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Astronomers Detect First 'Clear Signs of Civilization' Beyond Earth - How will you react?

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posted on Nov, 27 2013 @ 11:39 PM
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reply to post by NewAgeMan
 


It all sounds simply like the Strong Law of Small Numbers to me.


NewAgeMan
I don't have the time to lay it all out, but the data can be found in a book called

Forget their conclusion, and just examine the data. It's extraordinary, and seems to show all the hallmarks of an intelligent design, and a message of sorts intended for none other than we ourselves as sentient observers and the ONLY ones for whom such a "message" or "sign" or "signature" could be meaningful.


But there data would more than likely be skewed or have omitances to align with their conclusion as is typical of such radical theories so you cant use their data in that manner. As you point out that the earth is at its furthest from the sun its equal to the number of earths that make up the diameter of the sun... thing is the earth is only at that distance (if its correct) for what, at most a few days or maybe a few hours out of every year (I dont know the actual period), so what significance does the two numbers matching up for a small amount of time really mean when 99% of the rest of the year the earth revolves around the sun its not at these supposedly non-coincidental numbers... if the earth had a perfectly circular orbit around the sun that was that distance then yes, maybe there would be some interesting match ups, but it isnt.

And while I believe alot of things about the moon, im not going to go with the ideas presented in an online pdf or use their data they present when its called "Who Built the Moon", hey and I believe the moon has got bases on it, but there is a point where you have to pull back, since that sounds to much like the now well ridiculed 2012 Annunaki crud of last year.

I mean look at the 366 times the earth rotates while traveling around the sun in a year example. then the last line of that section you have there is the moon goes around the earth 366 times every 10,000 days... whats the significances of 10,000 days?

All it means is they worked out how many days it would take the moon to circle the earth until they got a match of 366 and then go "Oooooo look 366 again!". Same with the 109.2 numbers, given the moons circumference is (according to you, according to them) 10920.08km... the quoted 109.2's are missing 3 decimal places, so what are they because they sure as hell arent THAT exact? if they where 109.2008 THEN you'd have some spooky going on, but why dont they mention them? is it because they dont match up with the 10920.08km number for the Moon? so just drop em for consistency sake so they match the 109.2.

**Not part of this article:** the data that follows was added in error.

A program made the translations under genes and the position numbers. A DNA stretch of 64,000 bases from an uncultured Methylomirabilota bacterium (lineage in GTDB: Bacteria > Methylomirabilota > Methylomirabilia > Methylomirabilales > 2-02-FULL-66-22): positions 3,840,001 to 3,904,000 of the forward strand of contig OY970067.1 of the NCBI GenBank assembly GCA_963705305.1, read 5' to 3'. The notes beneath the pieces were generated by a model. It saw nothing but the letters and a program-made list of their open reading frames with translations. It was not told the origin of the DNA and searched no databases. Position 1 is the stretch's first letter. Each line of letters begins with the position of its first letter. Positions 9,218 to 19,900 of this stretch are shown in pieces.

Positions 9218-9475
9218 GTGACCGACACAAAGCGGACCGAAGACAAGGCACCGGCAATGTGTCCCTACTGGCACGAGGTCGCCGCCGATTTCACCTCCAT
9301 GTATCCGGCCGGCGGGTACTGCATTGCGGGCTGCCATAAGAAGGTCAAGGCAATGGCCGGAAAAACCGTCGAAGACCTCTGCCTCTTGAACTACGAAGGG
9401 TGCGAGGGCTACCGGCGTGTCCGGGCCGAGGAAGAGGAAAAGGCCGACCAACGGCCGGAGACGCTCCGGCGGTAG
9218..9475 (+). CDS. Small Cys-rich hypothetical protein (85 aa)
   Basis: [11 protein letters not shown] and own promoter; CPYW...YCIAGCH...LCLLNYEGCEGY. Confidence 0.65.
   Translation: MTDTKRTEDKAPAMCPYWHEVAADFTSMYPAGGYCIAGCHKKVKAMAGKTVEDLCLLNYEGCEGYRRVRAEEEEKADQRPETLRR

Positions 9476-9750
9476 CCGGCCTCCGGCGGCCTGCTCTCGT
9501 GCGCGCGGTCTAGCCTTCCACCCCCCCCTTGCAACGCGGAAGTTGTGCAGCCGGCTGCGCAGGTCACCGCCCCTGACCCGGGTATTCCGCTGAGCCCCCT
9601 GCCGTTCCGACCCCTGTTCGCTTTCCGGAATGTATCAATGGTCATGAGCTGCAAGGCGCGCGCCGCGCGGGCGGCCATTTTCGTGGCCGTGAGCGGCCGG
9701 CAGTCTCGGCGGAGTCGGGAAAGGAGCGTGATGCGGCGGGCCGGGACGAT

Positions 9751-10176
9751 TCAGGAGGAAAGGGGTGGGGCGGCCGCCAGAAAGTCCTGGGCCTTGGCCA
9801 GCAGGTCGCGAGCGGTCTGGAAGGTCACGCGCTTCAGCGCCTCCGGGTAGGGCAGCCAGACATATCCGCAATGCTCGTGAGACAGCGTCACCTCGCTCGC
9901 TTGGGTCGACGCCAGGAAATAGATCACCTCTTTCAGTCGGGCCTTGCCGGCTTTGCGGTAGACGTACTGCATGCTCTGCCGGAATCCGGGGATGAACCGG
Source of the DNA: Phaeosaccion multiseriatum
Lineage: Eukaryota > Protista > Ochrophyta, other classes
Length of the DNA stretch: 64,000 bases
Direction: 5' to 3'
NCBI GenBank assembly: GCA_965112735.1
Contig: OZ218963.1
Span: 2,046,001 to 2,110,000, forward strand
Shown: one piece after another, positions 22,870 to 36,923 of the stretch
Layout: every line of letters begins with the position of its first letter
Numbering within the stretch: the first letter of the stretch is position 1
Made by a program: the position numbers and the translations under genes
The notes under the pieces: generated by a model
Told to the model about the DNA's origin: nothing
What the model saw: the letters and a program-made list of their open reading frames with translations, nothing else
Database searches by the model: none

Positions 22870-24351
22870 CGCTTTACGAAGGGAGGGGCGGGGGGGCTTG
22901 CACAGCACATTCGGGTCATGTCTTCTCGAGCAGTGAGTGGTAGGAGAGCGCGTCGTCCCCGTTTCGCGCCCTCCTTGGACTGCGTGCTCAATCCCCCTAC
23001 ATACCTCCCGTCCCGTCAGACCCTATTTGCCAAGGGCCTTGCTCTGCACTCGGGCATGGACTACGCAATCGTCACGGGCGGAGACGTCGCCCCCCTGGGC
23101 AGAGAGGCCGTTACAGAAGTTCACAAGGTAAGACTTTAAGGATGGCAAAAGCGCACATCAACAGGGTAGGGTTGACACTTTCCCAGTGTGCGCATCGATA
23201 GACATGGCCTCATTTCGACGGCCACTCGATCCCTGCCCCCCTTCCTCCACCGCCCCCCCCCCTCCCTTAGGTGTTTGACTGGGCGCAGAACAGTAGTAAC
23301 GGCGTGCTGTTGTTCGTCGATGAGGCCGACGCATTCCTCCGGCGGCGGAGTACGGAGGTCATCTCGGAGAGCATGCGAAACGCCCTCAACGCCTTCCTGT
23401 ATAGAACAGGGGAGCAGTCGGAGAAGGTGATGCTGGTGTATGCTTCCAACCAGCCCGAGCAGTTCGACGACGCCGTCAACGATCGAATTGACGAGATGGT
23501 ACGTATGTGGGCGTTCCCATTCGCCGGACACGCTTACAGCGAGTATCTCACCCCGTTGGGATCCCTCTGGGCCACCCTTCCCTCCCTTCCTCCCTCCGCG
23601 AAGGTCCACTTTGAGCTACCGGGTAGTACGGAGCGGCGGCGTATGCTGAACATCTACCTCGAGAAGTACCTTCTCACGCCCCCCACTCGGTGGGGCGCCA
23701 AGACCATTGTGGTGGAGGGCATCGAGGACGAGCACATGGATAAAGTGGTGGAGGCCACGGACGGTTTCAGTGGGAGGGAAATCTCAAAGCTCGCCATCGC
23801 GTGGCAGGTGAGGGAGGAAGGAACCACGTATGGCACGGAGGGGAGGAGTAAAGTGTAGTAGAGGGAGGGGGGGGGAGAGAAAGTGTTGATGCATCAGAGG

And ultimately, if the numbers all do match up, what do the matching up of the numbers actually have to do with life on Earth? if the numbers where out by 1 id assume no life would occur? What significance do any of these numbers have on life like us being here outside of some one claiming its some hidden signature designed to say to those who find it 'we are here' sort of thing.

This is why im saying its all bollocks, it has no significance at all in the long run, and if these numbers do in fact have meaning to our existence then we better hurry up since its not going to be all that long (relatively) before they come out of alignment, So I guess sentient life on earths gonna vanish come that day (if it had any actual significance to begin with). I just worked out based on a few numbers i googled that since humans first appeared the moon has receded roughly 7.6kms from Earth. So if its changed that much since then and we are still here, the numbers must mean nothing to the existence of life here on Earth.

Edit:- as an aside I went and looked for how often the moon rotates around the earth per year, and it seems its 13.4 or there abouts. Now if we take the 366 rotations per 10,000 days and do some maths thats around 27.31 years to do all that (if you dont take into account leap years and the like, which falls short of 10,000 by 31 days)... but really, what does any of that actually mean? beyond sliding numbers around to get matches, the orbit and rotations of planets and the sun are a orderly fixed system for the most part and like a broken cock its right twice a day. You can find any number of alignments and other eventual coincidences in such a cyclic system, doesn't mean it has any relevance, its no different than attributing the cyclic movement of the planets and stars through the constellations to predict your future for the coming week or day.

But at the end of the day the thread was about a hypothetical situation, asking what would you think and do if or when this event occurs. Not about IF such an event COULD occur due to is there or isnt there a chance of sentient life on other worlds, randomly or purposefully. As such I think our two and throw has drifted off topic and we aren't going to convince each other any time soon simply as two laymen who are actually on the same side of the fence as each other, just with one a little further away from said fence than the other